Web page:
Adoption of Oncology Biosimilars into Clinical Practice - Episode 9

Challenges for Coverage of Biosimilars

April 29, 2021

Overcoming barriers for payer coverage of biosimilars as well as considerations for carrying costs are discussed.

Bhavesh Shah, RPh, BCOP:We talked about the electronic medical record. Ryan, you talked about pathways and how you guys control the prescribing of biosimilars. I’ve heard a lot of challenges with this, even in a list I saw recently. I saw a post regarding whether there is a software or some type of a platform that I can use to identify what biosimilar is covered by payers and what changes are being made on a regular basis in coverage. How do you guys manage this? Obviously, payers change their policies pretty frequently. Brandon, do you want to take this one?

Brandon Dyson, PharmD, BCOP, BCPS:Sure. It’s a moving target and an ongoing challenge. We’ll start with how NCCN [National Comprehensive Cancer Network] is our standard-of-care guidelines for clinical practice in oncology. Once the NCCN Guidelines have recommended using something like bevacizumab or another biosimilar, then you’re golden. But what happens when this particular payer wants a specific biosimilar vs another? Then it gets a little trickier, especially in an outpatient community setting. There are 5 FDA-approved Herceptin [trastuzumab] biosimilars. I can’t carry all those because the carrying cost would be astronomical, so we have to choose 1. We found a lot of flexibility actually if you ask. We saw this with the pegfilgrastim biosimilars: We have a preferred 1 and order for that, and then the payer might kick back and say, “No, we want this other 1 instead.” In layman’s terms we’re like, “Come on.” We’ve come back at them with that. It works most of the time. They want a biosimilar. If they really dig their heels in or draw a line in the sand, then we have to work with that and do the best we can with it. But we’ve had a pretty good success rate by pushing back just a little. That’s helped quite a bit.

Bhavesh Shah, RPh, BCOP:Ryan or Tim, have either of you experienced similar interactions with your payers in terms of being able to push back on them and being able to change their formulary so you don’t have to carry 10 biosimilars or have a reference product that you have to use more?

Ryan Haumschild, PharmD, MS, MBA: Yes, to an extent. We really try to review our major payers, and working close with our managed care team has been essential. To Brandon’s point, most are parity among biosimilars, at least if you’re doing that over originator. But we have seen some regional plans prefer the originator because some direct contract they have with them or with a direct biosimilar. We have a pathway for that. But when you can get the 80/20—with 80 as approval—that’s been really helpful. Then as negotiations roll out, we continue to push for parity among biosimilars. That’s really the success rate. If we have to change our contracting at an entity level, as long as it’s parity biosimilar, we can still remain agile, and we don’t walk ourselves into 1 biosimilar for the long haul. This is because we know ASPs [average sales prices] are always changing along with pass-through status. We know we’ve got to stay agile as much as our payers.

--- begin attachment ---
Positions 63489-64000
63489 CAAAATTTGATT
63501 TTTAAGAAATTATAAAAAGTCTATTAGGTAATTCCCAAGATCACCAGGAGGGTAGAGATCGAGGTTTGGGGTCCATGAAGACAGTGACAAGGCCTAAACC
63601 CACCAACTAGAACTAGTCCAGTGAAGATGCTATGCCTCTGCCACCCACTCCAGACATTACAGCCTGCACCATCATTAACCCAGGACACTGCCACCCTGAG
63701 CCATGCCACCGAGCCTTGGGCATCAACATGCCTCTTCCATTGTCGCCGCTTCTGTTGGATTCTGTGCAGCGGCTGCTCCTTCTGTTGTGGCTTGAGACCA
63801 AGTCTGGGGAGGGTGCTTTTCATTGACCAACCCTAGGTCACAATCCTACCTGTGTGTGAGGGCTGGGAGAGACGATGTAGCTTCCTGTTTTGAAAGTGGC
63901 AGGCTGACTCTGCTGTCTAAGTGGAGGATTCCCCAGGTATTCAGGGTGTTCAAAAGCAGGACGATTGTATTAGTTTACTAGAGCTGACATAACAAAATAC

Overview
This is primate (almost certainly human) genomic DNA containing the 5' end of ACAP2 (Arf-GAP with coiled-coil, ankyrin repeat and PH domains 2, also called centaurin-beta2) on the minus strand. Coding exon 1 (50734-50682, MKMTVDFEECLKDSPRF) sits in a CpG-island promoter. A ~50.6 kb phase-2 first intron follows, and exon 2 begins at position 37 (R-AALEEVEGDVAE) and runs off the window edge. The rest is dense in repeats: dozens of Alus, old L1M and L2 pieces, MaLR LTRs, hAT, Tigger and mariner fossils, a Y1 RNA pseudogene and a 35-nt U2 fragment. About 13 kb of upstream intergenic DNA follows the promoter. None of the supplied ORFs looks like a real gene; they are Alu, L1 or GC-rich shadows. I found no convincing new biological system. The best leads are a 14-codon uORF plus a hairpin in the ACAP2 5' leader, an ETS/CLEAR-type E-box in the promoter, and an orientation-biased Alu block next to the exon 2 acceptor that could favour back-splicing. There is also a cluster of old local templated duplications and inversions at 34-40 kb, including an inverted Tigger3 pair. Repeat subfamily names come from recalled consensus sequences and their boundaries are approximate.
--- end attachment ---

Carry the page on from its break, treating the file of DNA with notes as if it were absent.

Bhavesh Shah, RPh, BCOP:You mentioned carrying multiple biosimilars and carrying the reference products. Is there some carrying cost that we should be talking about here too?

Ryan Haumschild, PharmD, MS, MBA: I absolutely think there is. To Brandon’s point, I have many infusion centers, and you can’t keep inventory of every single drug. This especially applies when there are 5 biosimilars for 1 medication product. If you extrapolate that across all 5, you’re going to be carrying a lot. There are carrying costs associated, but there’s also 340B Drug Pricing Program cost accumulation. As I accumulate toward each product, I’m also taking on that WAC [wholesale acquisition cost] onboarding expense. When you quantify that, it’s pretty expensive when you have more than 1 product. Carrying costs are a real thing, and they’re something that my CFO [chief financial officer] and I watch pretty closely.

Bhavesh Shah, RPh, BCOP:Thank you for sharing that. We forget that there’s actually this cost of adopting a biosimilar into your practice, right? There’s carrying cost. There’s all this infrastructure that you need to do provider education. You need to have your electronic medical record functional to support the different biosimilars that you may have to carry. Not to mention the coding, billing, and prior authorization—all the administrative things that need to happen. We forget that the more you have to carry, the more risk you have financially and for denials in case a wrong treatment is prescribed.

Transcript edited for clarity.